INDIA’s Supreme Court on Tuesday (17) asked the government to enact a new law and stem what it called “horrendous acts” of lynching, after some 22 people were killed by mobs this year.
Since February the country has seen a spate of mob lynchings, often in isolated areas where outsiders have been accused of child kidnapping and other crimes following fake rumours spread via WhatsApp.
The latest incident saw a Google engineer killed in a mob attack last week in the southern state of Karnataka and five people were lynched in neighbouring Maharashtra on July 1.
Separately, fatal attacks have also been carried out on Muslims by so-called “cow protection” groups who roam highways inspecting livestock trucks. Cows are considered sacred by the the majority Hindu community.
The Supreme Court Tuesday condemned the lynchings and asked states to take “preventive, punitive and remedial” measures to curb the trend.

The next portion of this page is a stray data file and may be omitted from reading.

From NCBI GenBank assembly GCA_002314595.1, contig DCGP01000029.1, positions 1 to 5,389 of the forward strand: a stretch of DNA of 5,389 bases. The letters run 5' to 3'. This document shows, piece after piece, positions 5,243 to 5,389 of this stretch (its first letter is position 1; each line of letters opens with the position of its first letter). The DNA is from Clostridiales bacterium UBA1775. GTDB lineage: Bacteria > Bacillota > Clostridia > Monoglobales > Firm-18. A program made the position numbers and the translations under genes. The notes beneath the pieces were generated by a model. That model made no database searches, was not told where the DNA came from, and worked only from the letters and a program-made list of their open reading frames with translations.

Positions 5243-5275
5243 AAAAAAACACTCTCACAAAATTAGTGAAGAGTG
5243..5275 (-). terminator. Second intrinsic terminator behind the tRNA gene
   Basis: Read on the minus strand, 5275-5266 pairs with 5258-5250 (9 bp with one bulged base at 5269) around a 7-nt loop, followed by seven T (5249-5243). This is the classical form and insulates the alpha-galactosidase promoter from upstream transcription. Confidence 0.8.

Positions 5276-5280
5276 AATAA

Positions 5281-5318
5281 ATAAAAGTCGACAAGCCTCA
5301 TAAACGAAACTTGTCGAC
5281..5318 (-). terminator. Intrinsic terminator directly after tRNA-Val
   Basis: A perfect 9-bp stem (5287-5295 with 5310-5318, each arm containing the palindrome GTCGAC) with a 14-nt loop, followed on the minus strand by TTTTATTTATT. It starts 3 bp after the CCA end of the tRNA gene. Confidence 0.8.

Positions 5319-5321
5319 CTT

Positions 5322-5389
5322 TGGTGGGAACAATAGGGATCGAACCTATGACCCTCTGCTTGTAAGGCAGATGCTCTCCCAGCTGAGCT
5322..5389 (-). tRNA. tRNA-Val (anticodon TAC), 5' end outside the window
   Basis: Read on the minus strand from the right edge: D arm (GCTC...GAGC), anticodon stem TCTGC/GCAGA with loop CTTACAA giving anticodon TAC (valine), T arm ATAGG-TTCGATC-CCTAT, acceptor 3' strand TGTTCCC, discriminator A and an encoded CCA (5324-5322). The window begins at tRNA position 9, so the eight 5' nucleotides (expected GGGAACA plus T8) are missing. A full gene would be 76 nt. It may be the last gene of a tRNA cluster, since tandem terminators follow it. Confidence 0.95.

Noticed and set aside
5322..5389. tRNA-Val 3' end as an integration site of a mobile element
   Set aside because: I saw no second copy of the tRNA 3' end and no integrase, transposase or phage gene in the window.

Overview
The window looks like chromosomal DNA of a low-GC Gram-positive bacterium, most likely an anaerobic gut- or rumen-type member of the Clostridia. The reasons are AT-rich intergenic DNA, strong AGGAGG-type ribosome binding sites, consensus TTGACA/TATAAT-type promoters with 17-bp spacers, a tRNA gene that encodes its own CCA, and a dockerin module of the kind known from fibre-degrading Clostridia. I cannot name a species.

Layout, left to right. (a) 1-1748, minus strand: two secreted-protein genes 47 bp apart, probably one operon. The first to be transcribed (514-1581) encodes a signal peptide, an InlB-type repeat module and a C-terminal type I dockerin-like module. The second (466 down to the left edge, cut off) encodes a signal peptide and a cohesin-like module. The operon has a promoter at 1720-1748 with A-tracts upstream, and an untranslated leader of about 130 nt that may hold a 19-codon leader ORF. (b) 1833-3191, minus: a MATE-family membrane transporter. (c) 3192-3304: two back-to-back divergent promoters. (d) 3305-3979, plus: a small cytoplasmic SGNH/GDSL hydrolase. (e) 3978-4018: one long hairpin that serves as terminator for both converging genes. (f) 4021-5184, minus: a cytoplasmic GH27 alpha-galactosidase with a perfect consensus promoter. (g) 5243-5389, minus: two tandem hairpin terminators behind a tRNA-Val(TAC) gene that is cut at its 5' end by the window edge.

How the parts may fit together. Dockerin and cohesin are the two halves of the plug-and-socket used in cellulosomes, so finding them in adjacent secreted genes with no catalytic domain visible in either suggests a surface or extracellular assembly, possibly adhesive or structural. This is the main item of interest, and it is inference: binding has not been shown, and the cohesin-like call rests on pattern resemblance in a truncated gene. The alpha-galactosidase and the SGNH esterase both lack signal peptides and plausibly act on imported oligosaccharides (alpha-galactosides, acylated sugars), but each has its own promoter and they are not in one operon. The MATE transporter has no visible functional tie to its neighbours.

“Horrendous acts of mobocracy cannot be allowed to become a new norm. It has to be curbed with an iron hand,” observed a bench headed by India’s chief justice Dipak Misra.
The parliament must make a law to deal with lynchings and punish offenders, it said.
“No citizen can take law into his hands or become a law onto himself,” the court ruled.
Lynchings based on misjudgement or malicious information are not a new phenomenon in India. But the spread of smartphones and internet access in the country’s poorest and most isolated areas has exacerbated the problem.
Indian authorities have recently launched awareness campaigns and imposed internet blackouts but the measures have had limited success so far.
The government has also taken WhatsApp to task for the “irresponsible and explosive messages” being shared among its 200 million Indian users — the company’s largest market.
WhatsApp, which said it was “horrified” by the violence in India, has introduced new features to help users identify messages that have been forwarded as opposed to written by someone they know.
Tehseen Poonawala, a social rights activist who had petitioned the court over lynchings, welcomed the court’s latest order.
“We hope this (law against lynching) becomes a reality. Such a law is really needed in the country,” he told reporters.